For plugins, such as caching or security plugins, just deactivate and reactivate them. They’ll re-add the code themselves in .htaccess if it’s missing.

For safety, back up your .htaccess file first by downloading it.

Right-click on it > Download.

download filezilla fila

You can also contact Cloudways for support.

If you added custom code in your wp-config.php file as well (e.g. to disable revisions or disable WordPress auto-updates), then you have to add it again.

Also, if you have caching or security plugins, such as WP Rocket (review) or iThemes Security, deactivate and activate them.

Other plugins might need deactivation and reactivation, too.

3. Add custom folders back

If you had custom folders in public_html, they’ll be gone, so you have to add them again.

For example, I had to re-add my folder for cloaking affiliate links because it wasn’t migrated.

4. Varnish and WP Rocket

If you’re using WP Rocket, enable the Varnish add-on in Settings > WP Rocket > Add-ons.

varnish add-on wp rocket

This way, the Varnish cache will be purged each time WP Rocket clears its cache.

If you’re using CSS/JS minification in WP Rocket, then go to Applications > select your application > Application Management > Application Settings > Varnish Settings and add add a new rule with the following code in the Value.

(.*)/?f=(.*)
varnish rule for wp rocket cloudways

Url and Exclude are set by default, so leave them like that.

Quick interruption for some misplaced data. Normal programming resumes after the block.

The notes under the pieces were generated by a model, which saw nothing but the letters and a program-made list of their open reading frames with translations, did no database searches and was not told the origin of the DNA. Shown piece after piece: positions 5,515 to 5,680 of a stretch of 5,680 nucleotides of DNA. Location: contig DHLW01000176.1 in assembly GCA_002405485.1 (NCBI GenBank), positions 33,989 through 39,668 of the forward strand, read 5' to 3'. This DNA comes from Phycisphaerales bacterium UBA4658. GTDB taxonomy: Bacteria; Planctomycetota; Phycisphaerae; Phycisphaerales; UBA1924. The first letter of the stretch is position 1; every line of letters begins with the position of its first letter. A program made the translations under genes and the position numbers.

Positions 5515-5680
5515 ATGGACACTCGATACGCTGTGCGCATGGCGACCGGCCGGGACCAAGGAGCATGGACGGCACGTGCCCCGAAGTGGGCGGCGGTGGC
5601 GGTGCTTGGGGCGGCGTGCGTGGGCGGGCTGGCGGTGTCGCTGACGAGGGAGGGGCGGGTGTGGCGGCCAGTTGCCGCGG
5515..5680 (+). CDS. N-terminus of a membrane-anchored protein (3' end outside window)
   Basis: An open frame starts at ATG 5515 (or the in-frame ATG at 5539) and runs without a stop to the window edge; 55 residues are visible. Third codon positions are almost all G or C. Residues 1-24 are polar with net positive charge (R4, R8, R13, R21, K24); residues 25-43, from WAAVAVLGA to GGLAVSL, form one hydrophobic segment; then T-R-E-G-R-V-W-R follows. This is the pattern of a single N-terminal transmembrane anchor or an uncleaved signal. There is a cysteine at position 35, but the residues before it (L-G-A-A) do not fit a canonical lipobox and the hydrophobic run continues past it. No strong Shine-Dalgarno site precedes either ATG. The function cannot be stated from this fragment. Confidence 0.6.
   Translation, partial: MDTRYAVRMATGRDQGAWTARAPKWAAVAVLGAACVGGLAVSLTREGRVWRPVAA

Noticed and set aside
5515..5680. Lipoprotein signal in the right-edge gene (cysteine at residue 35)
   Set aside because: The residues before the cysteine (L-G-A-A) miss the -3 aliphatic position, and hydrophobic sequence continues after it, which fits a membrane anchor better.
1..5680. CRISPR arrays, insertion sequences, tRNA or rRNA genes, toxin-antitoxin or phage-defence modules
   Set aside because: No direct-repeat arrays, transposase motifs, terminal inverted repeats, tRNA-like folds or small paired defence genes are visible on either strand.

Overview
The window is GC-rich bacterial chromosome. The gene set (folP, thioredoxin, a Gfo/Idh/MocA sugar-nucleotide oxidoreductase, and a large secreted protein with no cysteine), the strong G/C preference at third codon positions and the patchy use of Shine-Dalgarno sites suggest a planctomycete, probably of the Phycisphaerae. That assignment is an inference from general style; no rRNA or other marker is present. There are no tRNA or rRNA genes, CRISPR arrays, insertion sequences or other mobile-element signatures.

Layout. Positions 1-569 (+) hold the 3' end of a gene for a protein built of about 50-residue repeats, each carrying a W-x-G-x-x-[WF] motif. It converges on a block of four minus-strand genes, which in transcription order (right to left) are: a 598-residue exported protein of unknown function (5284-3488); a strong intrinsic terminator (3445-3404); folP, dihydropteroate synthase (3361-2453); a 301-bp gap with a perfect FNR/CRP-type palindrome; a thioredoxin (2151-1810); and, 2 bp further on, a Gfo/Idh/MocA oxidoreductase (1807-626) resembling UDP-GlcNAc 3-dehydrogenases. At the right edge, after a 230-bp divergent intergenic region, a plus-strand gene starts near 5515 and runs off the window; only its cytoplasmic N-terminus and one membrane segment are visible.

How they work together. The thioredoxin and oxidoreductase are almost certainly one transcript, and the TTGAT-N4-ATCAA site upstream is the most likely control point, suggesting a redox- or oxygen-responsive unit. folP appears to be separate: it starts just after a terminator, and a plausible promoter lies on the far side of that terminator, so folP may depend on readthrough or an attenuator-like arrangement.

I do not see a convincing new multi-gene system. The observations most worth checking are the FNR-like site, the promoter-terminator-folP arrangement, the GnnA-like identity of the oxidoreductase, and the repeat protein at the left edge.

If you’re using Cloudflare, go to this WP Rocket guide and download the plugin mentioned there.

Unzip the plugin on your PC and edit the PHP file (there’s only one) with a text editor, such as Notepad or TextEdit.

Search for example.com and replace it with your own domain!

example.com wp rocket plugin

It’s just one. Ignore the one in the comment where the forward slashes are.

Now, zip the folder back. Zip only one folder, the second one. There are 2 identical folders when you unzip it, don’t know why. Only zip one, the one with the files.

Log in to WordPress and upload the zip file via Plugins > Add New > Upload Plugin.

Click Install Now and activate it.

Now, go back to the WP Rocket guide and see how to check if the Varnish cache is cleared properly.

5. Add your server’s IP in Avada

If you’re using the Avada theme, Cloudflare, and Varnish cache (enabled by default in Cloudways), as I do, add your server IP in Avada > Theme Options > Performance > Cache Server IP.

cache server ip avada

If you don’t add the IP, you might end up with this error:

Failed to load resource: net::ERR_CERT_COMMON_NAME_INVALID
Failed to load resource: net::ERR_CERT_COMMON_NAME_INVALID